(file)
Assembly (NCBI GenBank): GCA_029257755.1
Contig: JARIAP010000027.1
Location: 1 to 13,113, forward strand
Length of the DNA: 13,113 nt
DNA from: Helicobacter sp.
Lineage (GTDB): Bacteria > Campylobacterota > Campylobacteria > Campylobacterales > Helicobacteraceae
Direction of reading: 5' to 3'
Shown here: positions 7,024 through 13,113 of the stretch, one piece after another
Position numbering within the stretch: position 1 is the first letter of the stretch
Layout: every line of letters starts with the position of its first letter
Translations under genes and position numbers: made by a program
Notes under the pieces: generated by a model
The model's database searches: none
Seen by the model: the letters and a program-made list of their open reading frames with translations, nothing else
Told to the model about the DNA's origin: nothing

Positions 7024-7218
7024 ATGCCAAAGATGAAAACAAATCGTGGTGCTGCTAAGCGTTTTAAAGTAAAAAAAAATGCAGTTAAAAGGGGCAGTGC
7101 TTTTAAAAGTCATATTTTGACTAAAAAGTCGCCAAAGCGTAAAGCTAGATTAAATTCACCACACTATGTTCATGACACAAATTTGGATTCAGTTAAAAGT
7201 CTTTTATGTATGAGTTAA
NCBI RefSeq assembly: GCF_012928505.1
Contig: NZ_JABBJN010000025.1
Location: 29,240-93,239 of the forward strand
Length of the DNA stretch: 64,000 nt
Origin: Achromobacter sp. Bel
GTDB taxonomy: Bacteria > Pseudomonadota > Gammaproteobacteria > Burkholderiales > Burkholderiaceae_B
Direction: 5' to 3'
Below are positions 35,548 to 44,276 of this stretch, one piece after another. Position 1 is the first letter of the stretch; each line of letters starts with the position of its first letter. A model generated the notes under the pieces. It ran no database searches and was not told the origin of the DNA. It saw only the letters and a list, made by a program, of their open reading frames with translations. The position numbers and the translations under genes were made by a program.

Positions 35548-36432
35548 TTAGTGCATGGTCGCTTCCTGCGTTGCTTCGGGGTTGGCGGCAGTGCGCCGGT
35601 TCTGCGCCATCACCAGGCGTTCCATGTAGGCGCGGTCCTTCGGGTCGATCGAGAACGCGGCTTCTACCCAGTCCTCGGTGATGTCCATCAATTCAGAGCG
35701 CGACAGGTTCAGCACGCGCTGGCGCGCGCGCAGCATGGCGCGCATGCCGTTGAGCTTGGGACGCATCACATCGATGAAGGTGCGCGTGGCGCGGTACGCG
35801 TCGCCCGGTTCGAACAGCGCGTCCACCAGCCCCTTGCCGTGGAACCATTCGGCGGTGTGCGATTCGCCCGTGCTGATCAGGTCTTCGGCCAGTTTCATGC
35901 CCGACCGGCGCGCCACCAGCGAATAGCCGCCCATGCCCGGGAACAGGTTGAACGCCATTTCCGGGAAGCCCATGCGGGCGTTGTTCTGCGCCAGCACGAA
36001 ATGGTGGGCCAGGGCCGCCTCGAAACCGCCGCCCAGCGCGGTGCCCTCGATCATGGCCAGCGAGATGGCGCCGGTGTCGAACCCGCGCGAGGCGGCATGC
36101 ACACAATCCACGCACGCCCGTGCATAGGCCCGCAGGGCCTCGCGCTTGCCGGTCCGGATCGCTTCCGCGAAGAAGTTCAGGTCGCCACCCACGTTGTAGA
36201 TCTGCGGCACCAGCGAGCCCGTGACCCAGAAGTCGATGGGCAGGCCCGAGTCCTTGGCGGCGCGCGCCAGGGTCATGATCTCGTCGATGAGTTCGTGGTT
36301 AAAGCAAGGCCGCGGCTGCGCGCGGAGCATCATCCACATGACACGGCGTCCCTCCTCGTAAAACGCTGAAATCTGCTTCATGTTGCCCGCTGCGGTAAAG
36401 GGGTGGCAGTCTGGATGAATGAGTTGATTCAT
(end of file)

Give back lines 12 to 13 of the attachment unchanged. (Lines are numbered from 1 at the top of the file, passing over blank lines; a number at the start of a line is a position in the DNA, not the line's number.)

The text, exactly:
Notes under the pieces: generated by a model
The model's database searches: none